Over on the Fair Copyright Facebook group, I'm in a bit of a discussion with a fellow named Darryl who runs the website Death by Copyright. Darryl seems like a very committed advocate for minimal copyright, and I respect his passion even while I strongly disagree with him.
I was cruising around his site recently, which aims to show how primarily follow-on creative works have been, as he puts it, "suppressed" by original creator copyright. He's dug up some interesting case law, but to me much of what he thinks this case law proves is bizarre.
A video rental company in Utah took their legally bought copies of the film Titanic and sanitized them by scrubbing out the nudeness of Kate Winslet's character in the scene where she is being sketched naked. The company was sued by the film's producers and lost. I'm surprised the teenagers of Utah didn't launch a class action.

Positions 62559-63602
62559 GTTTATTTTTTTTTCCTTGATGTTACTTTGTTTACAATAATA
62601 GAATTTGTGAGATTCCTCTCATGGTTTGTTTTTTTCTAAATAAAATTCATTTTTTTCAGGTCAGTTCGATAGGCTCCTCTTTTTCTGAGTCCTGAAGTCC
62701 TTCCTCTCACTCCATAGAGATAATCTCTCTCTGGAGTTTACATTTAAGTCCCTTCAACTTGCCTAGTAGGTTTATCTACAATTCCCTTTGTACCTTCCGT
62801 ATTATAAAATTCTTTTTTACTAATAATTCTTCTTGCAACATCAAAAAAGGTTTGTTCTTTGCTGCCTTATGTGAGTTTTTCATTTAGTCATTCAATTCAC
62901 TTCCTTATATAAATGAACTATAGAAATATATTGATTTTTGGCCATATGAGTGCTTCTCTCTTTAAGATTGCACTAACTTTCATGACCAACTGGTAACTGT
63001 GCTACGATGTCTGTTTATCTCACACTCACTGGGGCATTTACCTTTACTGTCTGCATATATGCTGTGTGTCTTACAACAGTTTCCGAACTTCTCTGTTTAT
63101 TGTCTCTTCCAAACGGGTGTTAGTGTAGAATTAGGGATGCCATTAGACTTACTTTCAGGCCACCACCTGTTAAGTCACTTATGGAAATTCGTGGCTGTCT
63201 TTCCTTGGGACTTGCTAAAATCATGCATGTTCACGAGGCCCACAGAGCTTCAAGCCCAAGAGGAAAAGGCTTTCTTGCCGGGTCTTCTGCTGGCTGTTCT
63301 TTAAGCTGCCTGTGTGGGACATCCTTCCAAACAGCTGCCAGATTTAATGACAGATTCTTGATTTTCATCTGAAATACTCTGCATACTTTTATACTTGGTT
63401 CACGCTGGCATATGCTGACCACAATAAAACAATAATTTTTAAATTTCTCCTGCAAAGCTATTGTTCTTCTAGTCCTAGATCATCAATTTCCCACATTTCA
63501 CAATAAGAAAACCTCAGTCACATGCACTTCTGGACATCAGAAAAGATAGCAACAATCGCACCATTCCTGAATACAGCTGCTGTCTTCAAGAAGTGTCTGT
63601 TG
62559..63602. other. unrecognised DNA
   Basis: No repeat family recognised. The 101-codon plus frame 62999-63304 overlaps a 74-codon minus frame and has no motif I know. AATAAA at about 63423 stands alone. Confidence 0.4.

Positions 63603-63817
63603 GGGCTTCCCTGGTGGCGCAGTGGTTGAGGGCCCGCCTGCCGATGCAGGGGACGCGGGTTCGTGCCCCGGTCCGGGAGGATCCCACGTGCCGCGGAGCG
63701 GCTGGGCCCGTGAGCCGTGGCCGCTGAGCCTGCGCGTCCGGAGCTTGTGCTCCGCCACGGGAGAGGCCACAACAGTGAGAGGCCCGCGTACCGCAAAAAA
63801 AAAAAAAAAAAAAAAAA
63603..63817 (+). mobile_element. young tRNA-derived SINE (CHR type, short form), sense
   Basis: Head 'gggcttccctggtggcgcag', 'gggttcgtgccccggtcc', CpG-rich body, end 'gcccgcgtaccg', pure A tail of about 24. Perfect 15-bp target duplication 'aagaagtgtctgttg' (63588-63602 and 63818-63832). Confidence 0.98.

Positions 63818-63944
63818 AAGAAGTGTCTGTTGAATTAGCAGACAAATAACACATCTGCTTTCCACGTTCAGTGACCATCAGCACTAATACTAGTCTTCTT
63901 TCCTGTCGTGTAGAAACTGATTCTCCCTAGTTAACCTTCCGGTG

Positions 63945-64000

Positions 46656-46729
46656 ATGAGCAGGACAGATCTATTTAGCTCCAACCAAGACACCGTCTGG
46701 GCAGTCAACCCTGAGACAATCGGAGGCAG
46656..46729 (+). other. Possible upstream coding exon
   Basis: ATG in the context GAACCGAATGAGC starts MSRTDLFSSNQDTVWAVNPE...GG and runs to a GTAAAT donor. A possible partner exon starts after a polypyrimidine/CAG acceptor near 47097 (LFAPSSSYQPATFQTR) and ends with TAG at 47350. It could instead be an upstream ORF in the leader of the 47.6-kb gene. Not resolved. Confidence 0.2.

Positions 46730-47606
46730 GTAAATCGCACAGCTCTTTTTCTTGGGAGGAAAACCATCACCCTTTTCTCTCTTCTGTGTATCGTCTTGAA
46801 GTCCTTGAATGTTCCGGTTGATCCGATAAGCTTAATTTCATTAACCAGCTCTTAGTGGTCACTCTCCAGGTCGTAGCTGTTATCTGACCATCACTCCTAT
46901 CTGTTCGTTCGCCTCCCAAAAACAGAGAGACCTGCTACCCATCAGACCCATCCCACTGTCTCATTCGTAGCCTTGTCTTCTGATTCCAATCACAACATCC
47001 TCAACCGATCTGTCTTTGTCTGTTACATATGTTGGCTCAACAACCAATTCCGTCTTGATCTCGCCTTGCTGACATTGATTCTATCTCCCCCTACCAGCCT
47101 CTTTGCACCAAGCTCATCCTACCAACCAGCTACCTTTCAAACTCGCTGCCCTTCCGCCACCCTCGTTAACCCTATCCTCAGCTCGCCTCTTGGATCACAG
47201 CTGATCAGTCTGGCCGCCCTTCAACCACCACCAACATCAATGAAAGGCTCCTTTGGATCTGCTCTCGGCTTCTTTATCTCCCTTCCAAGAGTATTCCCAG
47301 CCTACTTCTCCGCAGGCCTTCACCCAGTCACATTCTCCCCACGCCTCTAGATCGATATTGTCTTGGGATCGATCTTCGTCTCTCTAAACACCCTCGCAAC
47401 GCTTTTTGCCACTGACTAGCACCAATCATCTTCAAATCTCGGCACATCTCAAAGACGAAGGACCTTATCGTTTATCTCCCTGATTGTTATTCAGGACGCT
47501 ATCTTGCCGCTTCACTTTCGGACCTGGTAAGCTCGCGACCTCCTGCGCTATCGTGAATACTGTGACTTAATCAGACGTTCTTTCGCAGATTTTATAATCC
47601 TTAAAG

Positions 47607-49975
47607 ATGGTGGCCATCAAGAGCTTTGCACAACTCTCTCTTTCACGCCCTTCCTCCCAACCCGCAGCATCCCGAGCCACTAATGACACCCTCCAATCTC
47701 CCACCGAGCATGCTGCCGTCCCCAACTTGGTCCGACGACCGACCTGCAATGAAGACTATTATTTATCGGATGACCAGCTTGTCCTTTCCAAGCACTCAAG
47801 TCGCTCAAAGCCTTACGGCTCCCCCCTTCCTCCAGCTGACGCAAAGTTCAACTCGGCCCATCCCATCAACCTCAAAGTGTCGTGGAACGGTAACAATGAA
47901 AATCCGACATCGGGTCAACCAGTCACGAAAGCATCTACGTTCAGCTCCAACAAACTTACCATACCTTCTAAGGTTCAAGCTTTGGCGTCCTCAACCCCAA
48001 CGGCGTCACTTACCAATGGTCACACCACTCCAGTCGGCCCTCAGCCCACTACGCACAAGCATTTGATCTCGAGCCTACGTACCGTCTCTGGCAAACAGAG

Death by Copyright has this to say about Kate's abused privates:
"The question is how far should the rights of the creators extend AFTER they have sold the work? Once I've legally purchased a work, should I not be free to do with it as I wish? Unfortunately copyright law does not appear to work that way."
Seriously, is the drive for "fair" copyright really leading us to excuse blatant censorship? The video rental company may have bought copies of the movie, but they altered the "film" and THEN offered it commercially as the original work. Is that what we mean when we talk about follow-on creativity?
How far should those creator rights extend? I'd say right up to the nipples.